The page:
UK government defends 18% CGT reforms

The UK government has signalled it will not change plans to introduce a flat rate of capital gains tax despite widespread criticism of the reforms. Tomorrow, the Treasury Select Committee re-opens its investigation of private equity.

The UK government has defended its planned capital gains tax change to a flat rate of 18 percent in its response to the Treasury Select Committee’s report on private equity, published in July.

The government said it believed the changes to the capital gains tax regime announced in the Pre-Budget Report would create a more sustainable tax system that is “straightforward for all taxpayers and which remains internationally competitive.”

The move will scrap the 10 percent “taper relief” buyout executives enjoy on capital gains on business assets in favour of a flat rate of 18 percent on all capital gains.

Alistair Darling

The change has received widespread criticism from trade bodies such as the Confederation of British Industry and the British Private Equity and Venture Capital Association. The reforms have also attracted criticism from business luminaries such as Apax Partners co-founder Sir Ronald Cohen and Virgin Group owner Sir Richard Branson.

UK Chancellor of the Exchequer Alistair Darling said last month he expected to publish final proposals on the CGT change this month. He said he was “listening” to critics. This had led to speculation the government would reconsider its CGT reforms.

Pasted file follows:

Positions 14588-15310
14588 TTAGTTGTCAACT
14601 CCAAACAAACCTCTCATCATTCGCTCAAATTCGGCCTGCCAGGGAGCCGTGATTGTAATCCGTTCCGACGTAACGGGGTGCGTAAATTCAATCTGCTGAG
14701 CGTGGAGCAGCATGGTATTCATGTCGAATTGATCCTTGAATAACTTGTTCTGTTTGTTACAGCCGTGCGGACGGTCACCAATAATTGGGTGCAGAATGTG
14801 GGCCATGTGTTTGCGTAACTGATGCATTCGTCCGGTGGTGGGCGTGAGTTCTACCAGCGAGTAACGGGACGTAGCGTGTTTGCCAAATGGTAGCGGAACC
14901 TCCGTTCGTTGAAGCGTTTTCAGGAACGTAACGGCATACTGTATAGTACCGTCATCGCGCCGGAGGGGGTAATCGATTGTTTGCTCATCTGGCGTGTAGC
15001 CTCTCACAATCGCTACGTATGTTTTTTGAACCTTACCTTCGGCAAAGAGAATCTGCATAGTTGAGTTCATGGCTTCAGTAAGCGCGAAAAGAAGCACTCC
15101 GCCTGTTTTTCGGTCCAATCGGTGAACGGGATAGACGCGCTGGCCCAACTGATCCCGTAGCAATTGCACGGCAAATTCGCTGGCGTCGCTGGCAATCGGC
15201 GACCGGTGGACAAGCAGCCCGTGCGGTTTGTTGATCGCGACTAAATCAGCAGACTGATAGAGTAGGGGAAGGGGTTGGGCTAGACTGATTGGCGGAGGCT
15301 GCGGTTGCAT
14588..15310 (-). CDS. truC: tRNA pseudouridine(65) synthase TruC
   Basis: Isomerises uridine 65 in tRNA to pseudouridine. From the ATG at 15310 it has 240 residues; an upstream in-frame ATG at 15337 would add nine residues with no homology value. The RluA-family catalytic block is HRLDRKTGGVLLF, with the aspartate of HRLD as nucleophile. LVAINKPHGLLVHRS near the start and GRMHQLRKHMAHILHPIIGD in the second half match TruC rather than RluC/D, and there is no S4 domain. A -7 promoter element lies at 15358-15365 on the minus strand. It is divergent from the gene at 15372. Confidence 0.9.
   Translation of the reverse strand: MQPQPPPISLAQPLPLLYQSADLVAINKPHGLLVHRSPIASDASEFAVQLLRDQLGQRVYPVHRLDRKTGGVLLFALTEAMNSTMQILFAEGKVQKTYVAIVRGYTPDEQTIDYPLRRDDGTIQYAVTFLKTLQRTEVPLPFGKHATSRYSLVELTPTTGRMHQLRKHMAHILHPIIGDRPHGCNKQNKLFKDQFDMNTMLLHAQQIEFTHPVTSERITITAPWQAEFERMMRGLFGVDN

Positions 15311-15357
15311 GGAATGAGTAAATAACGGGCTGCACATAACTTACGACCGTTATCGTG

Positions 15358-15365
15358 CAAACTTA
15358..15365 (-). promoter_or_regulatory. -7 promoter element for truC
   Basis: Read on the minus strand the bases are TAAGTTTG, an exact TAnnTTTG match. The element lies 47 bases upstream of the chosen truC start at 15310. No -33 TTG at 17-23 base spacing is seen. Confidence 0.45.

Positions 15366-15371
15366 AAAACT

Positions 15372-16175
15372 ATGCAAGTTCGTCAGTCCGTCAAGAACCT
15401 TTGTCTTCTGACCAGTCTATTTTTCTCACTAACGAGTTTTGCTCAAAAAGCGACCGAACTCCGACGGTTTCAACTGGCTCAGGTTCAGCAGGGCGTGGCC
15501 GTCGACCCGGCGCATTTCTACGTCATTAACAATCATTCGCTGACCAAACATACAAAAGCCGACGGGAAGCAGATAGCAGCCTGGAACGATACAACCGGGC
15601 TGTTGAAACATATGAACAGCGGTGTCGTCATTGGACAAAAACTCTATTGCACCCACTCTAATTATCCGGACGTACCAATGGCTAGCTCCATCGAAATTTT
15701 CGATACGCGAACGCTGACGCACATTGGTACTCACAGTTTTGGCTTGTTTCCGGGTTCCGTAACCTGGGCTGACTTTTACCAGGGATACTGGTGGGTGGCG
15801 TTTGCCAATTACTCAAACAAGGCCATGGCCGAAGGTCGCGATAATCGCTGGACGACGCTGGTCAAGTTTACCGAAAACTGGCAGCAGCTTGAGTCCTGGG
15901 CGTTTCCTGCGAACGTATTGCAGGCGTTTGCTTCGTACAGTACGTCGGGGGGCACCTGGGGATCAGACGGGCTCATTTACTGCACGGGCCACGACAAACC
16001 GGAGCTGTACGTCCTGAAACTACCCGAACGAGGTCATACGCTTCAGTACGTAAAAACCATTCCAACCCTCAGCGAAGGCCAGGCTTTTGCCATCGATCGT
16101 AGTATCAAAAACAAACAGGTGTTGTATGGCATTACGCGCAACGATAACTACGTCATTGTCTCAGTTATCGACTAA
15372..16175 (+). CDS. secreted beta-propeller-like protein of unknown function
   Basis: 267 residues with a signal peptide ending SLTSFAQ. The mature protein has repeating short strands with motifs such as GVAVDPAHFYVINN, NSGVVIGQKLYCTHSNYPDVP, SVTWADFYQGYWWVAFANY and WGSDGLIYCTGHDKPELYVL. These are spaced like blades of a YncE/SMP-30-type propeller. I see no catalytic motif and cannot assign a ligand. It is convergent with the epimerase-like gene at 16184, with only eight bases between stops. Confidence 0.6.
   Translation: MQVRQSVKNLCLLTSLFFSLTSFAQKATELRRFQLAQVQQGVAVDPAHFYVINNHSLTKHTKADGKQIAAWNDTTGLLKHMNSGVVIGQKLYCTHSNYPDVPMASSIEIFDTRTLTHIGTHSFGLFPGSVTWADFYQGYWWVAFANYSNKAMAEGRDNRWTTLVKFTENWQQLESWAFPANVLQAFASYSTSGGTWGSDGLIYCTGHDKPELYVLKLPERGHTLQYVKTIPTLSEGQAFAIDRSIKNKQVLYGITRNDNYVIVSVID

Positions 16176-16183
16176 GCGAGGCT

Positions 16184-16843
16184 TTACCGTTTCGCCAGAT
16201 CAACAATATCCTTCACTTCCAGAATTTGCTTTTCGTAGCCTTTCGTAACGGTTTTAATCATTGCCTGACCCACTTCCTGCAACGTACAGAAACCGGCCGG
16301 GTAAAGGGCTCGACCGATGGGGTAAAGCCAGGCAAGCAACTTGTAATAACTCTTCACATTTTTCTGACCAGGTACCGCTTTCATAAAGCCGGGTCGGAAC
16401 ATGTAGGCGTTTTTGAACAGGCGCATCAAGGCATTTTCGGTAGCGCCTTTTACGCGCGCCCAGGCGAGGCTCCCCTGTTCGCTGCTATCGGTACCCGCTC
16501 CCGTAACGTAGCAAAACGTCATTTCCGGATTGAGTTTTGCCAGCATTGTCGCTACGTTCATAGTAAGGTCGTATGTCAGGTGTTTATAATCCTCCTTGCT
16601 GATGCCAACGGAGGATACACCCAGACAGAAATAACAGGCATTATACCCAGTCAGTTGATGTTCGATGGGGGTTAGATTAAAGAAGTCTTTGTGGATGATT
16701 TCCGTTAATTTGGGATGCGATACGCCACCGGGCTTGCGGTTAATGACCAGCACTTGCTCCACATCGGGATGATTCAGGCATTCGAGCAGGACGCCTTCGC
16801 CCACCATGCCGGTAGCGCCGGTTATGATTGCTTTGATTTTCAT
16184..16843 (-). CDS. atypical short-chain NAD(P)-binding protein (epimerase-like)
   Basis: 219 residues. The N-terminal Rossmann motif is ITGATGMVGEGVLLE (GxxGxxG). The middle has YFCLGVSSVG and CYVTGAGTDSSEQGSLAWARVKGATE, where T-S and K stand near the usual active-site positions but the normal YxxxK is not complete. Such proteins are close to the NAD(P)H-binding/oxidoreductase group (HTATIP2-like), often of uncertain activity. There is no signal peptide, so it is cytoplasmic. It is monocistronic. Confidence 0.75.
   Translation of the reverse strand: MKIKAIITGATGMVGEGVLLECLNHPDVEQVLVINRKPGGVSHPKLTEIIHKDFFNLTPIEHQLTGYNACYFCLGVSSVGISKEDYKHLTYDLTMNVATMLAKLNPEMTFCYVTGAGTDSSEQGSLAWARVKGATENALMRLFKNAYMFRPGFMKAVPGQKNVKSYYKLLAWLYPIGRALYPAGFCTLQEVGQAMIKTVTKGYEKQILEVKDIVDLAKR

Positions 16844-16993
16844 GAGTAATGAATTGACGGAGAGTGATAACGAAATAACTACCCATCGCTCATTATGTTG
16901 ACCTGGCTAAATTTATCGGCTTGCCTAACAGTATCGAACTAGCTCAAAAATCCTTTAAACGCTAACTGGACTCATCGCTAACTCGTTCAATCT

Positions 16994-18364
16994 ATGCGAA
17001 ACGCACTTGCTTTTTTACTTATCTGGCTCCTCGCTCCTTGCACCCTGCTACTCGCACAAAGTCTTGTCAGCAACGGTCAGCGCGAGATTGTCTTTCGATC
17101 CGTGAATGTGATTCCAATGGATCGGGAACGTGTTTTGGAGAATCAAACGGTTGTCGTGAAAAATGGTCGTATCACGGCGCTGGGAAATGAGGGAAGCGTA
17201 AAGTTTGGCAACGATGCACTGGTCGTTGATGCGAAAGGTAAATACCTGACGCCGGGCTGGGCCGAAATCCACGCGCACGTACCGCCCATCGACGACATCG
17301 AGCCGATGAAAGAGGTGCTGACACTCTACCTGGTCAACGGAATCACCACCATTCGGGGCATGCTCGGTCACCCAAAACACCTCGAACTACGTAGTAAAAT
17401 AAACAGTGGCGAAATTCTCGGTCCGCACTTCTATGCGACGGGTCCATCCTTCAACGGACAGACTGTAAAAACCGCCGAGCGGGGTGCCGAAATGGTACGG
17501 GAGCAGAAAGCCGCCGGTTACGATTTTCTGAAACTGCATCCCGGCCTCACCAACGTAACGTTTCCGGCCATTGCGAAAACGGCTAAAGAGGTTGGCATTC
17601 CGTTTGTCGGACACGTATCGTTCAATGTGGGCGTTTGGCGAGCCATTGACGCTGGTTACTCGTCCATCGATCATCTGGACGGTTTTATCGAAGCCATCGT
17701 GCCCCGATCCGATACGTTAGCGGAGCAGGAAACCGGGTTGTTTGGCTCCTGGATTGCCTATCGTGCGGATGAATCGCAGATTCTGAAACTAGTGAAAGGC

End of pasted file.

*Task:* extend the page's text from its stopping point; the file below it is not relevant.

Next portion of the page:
A Treasury spokesman said: “[There is] merit in a simpler tax regime and it’s the right thing to do.” He said the final announcement on tax reforms would come by Tuesday next week at the latest.

“I don’t think the changes will be a million miles away from where we are now but there will be room for reform around the edges,” he said. This has been widely trailed as tax relief for business owners on retirement.

The statement to the Treasury Select Committee said the CGT change, along with its decision to alter residence and domicile rules, including a £30,000 levy on non-domiciled residents who have been in the UK for more than seven years, would increase the fairness of the tax system, as well as for individuals in private equity.

The government said changes to transfer pricing rules introduced in 2005 had brought private equity within the scope of the rules on shareholder debt. But the government said these rules may be less effective at regulating highly leveraged transactions and it would continue to monitor such deals.

The regulator Financial Services Authority said in response to the committee’s report it would continue to check that banks have in place and operate effective controls and risk management practices in relation to private equity in areas including loan origination, risk transfer and ongoing risk management of exposures. It also said it would continue to monitor private equity firms’ due diligence as well as their risk management systems and controls.

Tomorrow Sir David Walker will present his findings from his review of transparency and disclosure in private equity to the committee.

The committee will also explore financial stability and transparency during its session on private equity with a panel of Sir Callum McCarthy, chairman of the Financial Services Authority and its chief executive Hector Sants as well as Loretta Minghella from the Financial Services Compensation Scheme.

Last week, the US Senate passed a bill to temporarily fix an outdated tax act that, unlike a similar bill passed by the House of Representatives, did not call for resulting lost revenue to be counterbalanced by increasing tax on carry for fund managers. In order to generate a bill that both the Senate and House will approve, the House Ways and Means Committee chairman, Charles Rangel, has said it will draft new legislation without the controversial carry provision.